November 15th, 2013 at 9:29am
An Orange County woman was convicted of defrauding Roman Catholic nuns out of $285,000 which was to be used to buy them a retirement home.
Linda Rose Gagnon, aka Linda Gualtieri-Gagnon, 59, was convicted of three counts of wire fraud by a federal jury.
According to Assistant U.S. Atty. Robert Keenan, Gagnon, who does not hold a real estate license in California, told the nuns she was an expert in “short-sale and foreclosure transactions” and offered to help them buy a home they were currently renting for retired sisters. Instead of helping them, Gagnon spent the entire sum in 64 days on lingerie, leasing an Audi and paying off debts for Rose Enterprise, Inc., her real estate finance company.
Read the original article in the Los Angeles Times and a press release from the FBI.
November 8th, 2013 at 11:00am
This article is directly from the California Association of Realtors (CAR) Realegal newsletter.
” . . . on April 4, 2013, the CFPB filed complaints in a federal court in Florida against four national mortgage insurance companies for alleged illegal kickbacks to lenders using captive reinsurance schemes (as explained below). These complaints were the first RESPA enforcement actions taken by the CFPB since it took over enforcement authority from the U.S. Department of Housing and Urban Development (HUD) in July 2011 in accordance with the Dodd-Frank reform law. For this set of lawsuits, the CFPB believed that, for over 10 years, the named mortgage insurers engaged in a prevalent practice of funneling millions of dollars to mortgage lenders in exchange for the referral of business. The mortgage insurers have settled their claims by agreeing to pay $15.4 million and refrain from engaging in these arrangements, but they have admitted no wrongdoing.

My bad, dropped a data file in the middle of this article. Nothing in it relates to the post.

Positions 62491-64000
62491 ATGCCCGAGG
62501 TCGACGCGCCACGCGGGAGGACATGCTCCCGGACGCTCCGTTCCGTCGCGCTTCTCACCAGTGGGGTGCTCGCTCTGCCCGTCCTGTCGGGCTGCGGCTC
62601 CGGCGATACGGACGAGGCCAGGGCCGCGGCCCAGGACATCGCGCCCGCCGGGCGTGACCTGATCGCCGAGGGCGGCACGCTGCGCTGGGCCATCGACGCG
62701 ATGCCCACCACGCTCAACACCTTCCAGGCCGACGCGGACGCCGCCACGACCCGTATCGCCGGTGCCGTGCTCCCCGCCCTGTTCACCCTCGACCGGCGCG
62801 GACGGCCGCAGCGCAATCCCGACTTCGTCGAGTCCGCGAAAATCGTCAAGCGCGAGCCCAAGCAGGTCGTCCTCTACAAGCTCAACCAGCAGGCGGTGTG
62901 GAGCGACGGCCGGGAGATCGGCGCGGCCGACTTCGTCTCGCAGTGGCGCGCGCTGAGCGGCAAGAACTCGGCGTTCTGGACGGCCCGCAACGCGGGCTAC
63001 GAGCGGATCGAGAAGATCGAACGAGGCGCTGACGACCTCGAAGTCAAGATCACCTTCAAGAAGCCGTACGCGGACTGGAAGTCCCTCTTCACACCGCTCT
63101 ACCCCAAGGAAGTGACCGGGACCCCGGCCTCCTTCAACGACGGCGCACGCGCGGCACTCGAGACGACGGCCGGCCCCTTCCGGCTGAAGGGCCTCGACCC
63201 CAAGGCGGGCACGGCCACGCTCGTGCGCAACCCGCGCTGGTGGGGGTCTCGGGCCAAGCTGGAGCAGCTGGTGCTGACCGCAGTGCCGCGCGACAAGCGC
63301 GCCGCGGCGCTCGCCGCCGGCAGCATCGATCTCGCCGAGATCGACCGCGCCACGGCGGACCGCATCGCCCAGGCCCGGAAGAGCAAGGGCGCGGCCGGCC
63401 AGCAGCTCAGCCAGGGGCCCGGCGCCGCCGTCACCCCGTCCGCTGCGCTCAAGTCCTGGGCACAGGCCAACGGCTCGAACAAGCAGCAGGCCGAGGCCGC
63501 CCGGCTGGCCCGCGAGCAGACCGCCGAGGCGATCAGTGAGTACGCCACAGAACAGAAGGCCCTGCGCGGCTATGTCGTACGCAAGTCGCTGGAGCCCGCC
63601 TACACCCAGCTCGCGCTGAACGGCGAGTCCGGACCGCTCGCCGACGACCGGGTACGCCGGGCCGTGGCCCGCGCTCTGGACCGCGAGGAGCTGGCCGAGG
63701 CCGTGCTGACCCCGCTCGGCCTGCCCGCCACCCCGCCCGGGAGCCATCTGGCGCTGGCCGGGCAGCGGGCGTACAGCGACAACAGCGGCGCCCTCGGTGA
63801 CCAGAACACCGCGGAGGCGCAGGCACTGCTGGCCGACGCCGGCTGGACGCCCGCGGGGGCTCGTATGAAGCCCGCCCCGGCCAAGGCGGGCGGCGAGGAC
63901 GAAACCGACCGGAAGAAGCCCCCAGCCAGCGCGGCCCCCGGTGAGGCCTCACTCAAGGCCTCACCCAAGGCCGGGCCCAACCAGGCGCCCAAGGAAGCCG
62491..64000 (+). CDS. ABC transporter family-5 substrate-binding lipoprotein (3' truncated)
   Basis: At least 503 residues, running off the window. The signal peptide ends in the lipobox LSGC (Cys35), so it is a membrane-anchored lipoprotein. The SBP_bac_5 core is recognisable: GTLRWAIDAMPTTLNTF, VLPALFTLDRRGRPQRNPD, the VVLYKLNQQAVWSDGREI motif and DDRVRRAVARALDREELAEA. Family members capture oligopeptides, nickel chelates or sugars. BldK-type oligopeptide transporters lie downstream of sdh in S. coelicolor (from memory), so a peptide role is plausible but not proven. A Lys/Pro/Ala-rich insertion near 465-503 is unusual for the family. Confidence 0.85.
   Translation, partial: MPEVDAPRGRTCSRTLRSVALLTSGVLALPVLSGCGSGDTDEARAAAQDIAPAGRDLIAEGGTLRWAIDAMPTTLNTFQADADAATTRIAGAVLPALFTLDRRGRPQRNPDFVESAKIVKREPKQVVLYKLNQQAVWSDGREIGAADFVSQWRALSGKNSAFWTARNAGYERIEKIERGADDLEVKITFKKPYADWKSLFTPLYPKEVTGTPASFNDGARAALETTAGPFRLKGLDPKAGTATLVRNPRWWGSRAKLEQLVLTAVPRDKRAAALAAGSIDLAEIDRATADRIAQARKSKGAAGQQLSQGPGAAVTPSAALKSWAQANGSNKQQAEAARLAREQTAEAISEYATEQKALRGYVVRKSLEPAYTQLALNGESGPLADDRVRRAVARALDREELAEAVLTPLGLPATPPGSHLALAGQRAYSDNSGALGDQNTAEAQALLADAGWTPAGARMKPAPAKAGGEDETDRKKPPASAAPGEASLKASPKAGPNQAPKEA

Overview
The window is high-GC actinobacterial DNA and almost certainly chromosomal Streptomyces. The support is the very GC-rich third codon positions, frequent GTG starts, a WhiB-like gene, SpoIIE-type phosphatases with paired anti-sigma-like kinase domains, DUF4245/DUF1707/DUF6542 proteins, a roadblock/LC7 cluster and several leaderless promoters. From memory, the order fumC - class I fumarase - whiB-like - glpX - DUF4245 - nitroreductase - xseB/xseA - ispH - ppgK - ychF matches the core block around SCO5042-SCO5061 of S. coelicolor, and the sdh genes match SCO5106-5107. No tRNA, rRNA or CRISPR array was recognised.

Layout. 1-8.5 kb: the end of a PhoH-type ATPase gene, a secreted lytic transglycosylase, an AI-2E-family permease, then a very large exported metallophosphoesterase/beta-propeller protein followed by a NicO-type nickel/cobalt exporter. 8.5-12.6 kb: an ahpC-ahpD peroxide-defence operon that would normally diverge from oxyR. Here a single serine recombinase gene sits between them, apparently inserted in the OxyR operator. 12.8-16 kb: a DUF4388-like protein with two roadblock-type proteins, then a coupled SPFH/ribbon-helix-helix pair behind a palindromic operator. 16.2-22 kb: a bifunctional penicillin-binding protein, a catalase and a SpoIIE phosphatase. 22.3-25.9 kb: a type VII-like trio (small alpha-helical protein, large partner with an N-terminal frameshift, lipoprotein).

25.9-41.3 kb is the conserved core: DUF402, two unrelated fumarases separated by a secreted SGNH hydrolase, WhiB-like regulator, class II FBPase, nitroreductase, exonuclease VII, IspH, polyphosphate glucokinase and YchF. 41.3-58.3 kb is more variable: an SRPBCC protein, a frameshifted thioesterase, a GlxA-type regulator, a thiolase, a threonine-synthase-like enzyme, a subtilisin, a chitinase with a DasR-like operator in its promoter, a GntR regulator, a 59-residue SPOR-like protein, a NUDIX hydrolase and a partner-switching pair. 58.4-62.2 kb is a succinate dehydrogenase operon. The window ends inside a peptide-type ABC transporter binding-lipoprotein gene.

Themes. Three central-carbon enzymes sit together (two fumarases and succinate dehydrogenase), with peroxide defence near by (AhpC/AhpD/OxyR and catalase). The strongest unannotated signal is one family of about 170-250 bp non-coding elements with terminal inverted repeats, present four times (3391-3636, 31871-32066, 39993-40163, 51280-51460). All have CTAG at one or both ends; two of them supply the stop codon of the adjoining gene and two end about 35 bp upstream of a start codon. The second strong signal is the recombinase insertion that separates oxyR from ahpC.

The captive reinsurance arrangements alleged in the April 4 complaints involve the mortgage insurance companies issuing mortgage insurance for loans originated by a certain lender, and the lender’s subsidiary company providing reinsurance to cover the mortgage insurer’s risk of loss. Captive reinsurance schemes can also involve settlement service providers other than mortgage insurers and lenders.”
Publisher’s Note: although kickbacks and “referral fees” are common in the real estate and mortgage industries, punishment for violating RESPA provisions is severe.
November 8th, 2013 at 9:50am
At one point, the criminal case against Walter Ng, 84, and his son Kelly Ng, 57, was considered the largest investment fraud case in California, but the U.S. Department of Justice has “settled” it by extracting a minor concession from the men, namely, “structuring transactions for the purpose of evading the reporting requirement.”
Walter Ng will serve five years of probation but no time in prison. Kelly Ng will serve prison time but it is unclear how long.